Balestrini, S, Milh, M, Castiglioni, C, Lüthy, K, Finelli, MJ, Verstreken, P, Cardon, A, Stražišar, BG, Holder, JL, Lesca, G, Mancardi, MM, Poulat, AL, Repetto, GM, Banka, S, Bilo, L, Birkeland, LE, Bosch, F, Brockmann, K, Cross, JH, Doummar, D, Félix, TM, Giuliano, F, Hori, M, Hüning, I, Kayserili, H, Kini, U, Lees, MM, Meenakshi, G, Mewasingh, L, Pagnamenta, AT, Peluso, S, Mey, A, Rice, GM, Rosenfeld, JA, Taylor, JC, Troester, MM, Stanley, CM, Ville, D, Walkiewicz, M, Falace, A, Fassio, A, Lemke, JR, Biskup, S, Tardif, J, Ajeawung, NF, Tolun, A, Corbett, M, Gecz, J, Afawi, Z, Howell, KB, Oliver, KL, Berkovic, SF, Scheffer, IE, De Falco, FA, Oliver, PL, Striano, P, Zara, F, Campeau, PM & Sisodiya, SM 2016, 'TBC1D24 genotype-phenotype correlation', Neurology, vol. 87, no. 1, pp. 77-85. https://doi.org/10.1212/WNL.0000000000002807
Balestrini S, Milh M, Castiglioni C, Lüthy K, Finelli MJ, Verstreken P et al. TBC1D24 genotype-phenotype correlation. Neurology. 2016 Jul 5;87(1):77-85. https://doi.org/10.1212/WNL.0000000000002807
Balestrini, Simona ; Milh, Mathieu ; Castiglioni, Claudia ; Lüthy, Kevin ; Finelli, Mattea J. ; Verstreken, Patrik ; Cardon, Aaron ; Stražišar, Barbara Gnidovec ; Holder, J. Lloyd ; Lesca, Gaetan ; Mancardi, Maria M. ; Poulat, Anne L. ; Repetto, Gabriela M. ; Banka, Siddharth ; Bilo, Leonilda ; Birkeland, Laura E. ; Bosch, Friedrich ; Brockmann, Knut ; Cross, J. Helen ; Doummar, Diane ; Félix, Temis M. ; Giuliano, Fabienne ; Hori, Mutsuki ; Hüning, Irina ; Kayserili, Hulia ; Kini, Usha ; Lees, Melissa M. ; Meenakshi, Girish ; Mewasingh, Leena ; Pagnamenta, Alistair T. ; Peluso, Silvio ; Mey, Antje ; Rice, Gregory M. ; Rosenfeld, Jill A. ; Taylor, Jenny C. ; Troester, Matthew M. ; Stanley, Christine M. ; Ville, Dorothee ; Walkiewicz, Magdalena ; Falace, Antonio ; Fassio, Anna ; Lemke, Johannes R. ; Biskup, Saskia ; Tardif, Jessica ; Ajeawung, Norbert F. ; Tolun, Aslihan ; Corbett, Mark ; Gecz, Jozef ; Afawi, Zaid ; Howell, Katherine B. ; Oliver, Karen L. ; Berkovic, Samuel F. ; Scheffer, Ingrid E. ; De Falco, Fabrizio A. ; Oliver, Peter L. ; Striano, Pasquale ; Zara, Federico ; Campeau, Phillipe M. ; Sisodiya, S. M. / TBC1D24 genotype-phenotype correlation. In: Neurology. 2016 ; Vol. 87, No. 1. pp. 77-85.
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abstract = "Objective: To evaluate the phenotypic spectrum associated with mutations in TBC1D24. Methods: We acquired new clinical, EEG, and neuroimaging data of 11 previously unreported and 37 published patients. TBC1D24 mutations, identified through various sequencing methods, can be found online (http://lovd.nl/TBC1D24). Results: Forty-eight patients were included (28 men, 20 women, average age 21 years) from 30 independent families. Eighteen patients (38{\%}) had myoclonic epilepsies. The other patients carried diagnoses of focal (25{\%}), multifocal (2{\%}), generalized (4{\%}), and unclassified epilepsy (6{\%}), and early-onset epileptic encephalopathy (25{\%}). Most patients had drug-resistant epilepsy. We detail EEG, neuroimaging, developmental, and cognitive features, treatment responsiveness, and physical examination. In silico evaluation revealed 7 different highly conserved motifs, with the most common pathogenic mutation located in the first. Neuronal outgrowth assays showed that some TBC1D24 mutations, associated with the most severe TBC1D24-associated disorders, are not necessarily the most disruptive to this gene function. Conclusions: TBC1D24-related epilepsy syndromes show marked phenotypic pleiotropy, with multisystem involvement and severity spectrum ranging from isolated deafness (not studied here), benign myoclonic epilepsy restricted to childhood with complete seizure control and normal intellect, to early-onset epileptic encephalopathy with severe developmental delay and early death. There is no distinct correlation with mutation type or location yet, but patterns are emerging. Given the phenotypic breadth observed, TBC1D24 mutation screening is indicated in a wide variety of epilepsies. A TBC1D24 consortium was formed to develop further research on this gene and its associated phenotypes.",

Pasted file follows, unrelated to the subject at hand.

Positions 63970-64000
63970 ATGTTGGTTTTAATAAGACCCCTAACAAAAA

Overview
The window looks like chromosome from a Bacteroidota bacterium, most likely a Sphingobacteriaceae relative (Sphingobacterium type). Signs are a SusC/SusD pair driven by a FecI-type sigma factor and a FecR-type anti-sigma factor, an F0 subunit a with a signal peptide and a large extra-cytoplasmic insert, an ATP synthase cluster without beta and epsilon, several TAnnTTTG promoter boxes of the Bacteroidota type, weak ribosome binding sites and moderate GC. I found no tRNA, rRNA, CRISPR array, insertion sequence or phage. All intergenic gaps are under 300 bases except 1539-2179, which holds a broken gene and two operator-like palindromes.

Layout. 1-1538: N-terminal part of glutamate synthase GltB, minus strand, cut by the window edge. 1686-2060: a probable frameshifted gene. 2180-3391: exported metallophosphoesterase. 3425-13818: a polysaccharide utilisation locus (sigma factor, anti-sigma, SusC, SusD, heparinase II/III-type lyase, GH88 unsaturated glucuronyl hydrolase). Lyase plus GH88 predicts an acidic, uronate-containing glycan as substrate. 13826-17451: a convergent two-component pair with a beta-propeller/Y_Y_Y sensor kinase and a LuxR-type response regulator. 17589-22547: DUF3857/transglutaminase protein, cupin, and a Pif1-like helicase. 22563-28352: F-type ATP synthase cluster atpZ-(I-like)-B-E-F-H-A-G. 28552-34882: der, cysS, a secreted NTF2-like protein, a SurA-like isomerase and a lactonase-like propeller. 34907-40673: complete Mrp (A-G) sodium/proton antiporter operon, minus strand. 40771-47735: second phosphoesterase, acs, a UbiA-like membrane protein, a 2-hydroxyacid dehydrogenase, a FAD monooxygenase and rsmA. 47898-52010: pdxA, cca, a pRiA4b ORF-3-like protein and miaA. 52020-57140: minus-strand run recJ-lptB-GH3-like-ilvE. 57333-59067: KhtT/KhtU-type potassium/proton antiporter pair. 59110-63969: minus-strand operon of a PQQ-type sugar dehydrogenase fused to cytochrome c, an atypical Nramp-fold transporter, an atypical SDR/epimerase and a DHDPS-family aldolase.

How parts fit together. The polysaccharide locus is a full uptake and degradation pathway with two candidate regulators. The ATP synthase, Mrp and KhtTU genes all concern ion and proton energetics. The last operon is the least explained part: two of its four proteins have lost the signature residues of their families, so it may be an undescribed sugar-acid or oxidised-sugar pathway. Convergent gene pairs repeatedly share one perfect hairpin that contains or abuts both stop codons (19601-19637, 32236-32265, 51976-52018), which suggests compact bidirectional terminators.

author = "Simona Balestrini and Mathieu Milh and Claudia Castiglioni and Kevin L{\"u}thy and Finelli, {Mattea J.} and Patrik Verstreken and Aaron Cardon and Stražišar, {Barbara Gnidovec} and Holder, {J. Lloyd} and Gaetan Lesca and Mancardi, {Maria M.} and Poulat, {Anne L.} and Repetto, {Gabriela M.} and Siddharth Banka and Leonilda Bilo and Birkeland, {Laura E.} and Friedrich Bosch and Knut Brockmann and Cross, {J. Helen} and Diane Doummar and F{\'e}lix, {Temis M.} and Fabienne Giuliano and Mutsuki Hori and Irina H{\"u}ning and Hulia Kayserili and Usha Kini and Lees, {Melissa M.} and Girish Meenakshi and Leena Mewasingh and Pagnamenta, {Alistair T.} and Silvio Peluso and Antje Mey and Rice, {Gregory M.} and Rosenfeld, {Jill A.} and Taylor, {Jenny C.} and Troester, {Matthew M.} and Stanley, {Christine M.} and Dorothee Ville and Magdalena Walkiewicz and Antonio Falace and Anna Fassio and Lemke, {Johannes R.} and Saskia Biskup and Jessica Tardif and Ajeawung, {Norbert F.} and Aslihan Tolun and Mark Corbett and Jozef Gecz and Zaid Afawi and Howell, {Katherine B.} and Oliver, {Karen L.} and Berkovic, {Samuel F.} and Scheffer, {Ingrid E.} and {De Falco}, {Fabrizio A.} and Oliver, {Peter L.} and Pasquale Striano and Federico Zara and Campeau, {Phillipe M.} and Sisodiya, {S. M.}",